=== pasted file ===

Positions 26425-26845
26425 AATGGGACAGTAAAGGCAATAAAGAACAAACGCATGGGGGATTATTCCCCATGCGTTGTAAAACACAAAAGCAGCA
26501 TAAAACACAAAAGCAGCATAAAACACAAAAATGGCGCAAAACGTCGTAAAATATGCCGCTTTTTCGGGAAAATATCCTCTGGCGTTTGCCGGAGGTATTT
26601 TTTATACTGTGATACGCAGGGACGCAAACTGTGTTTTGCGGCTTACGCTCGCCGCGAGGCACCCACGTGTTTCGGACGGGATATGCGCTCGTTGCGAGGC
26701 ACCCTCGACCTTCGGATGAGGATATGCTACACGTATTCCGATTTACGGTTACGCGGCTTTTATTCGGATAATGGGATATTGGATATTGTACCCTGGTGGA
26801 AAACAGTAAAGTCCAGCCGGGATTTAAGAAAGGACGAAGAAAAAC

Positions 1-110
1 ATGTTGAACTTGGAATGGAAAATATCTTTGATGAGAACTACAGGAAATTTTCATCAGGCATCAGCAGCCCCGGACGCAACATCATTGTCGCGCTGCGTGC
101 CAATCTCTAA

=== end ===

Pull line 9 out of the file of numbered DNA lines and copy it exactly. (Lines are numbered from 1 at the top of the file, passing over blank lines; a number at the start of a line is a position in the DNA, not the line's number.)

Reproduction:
101 CAATCTCTAA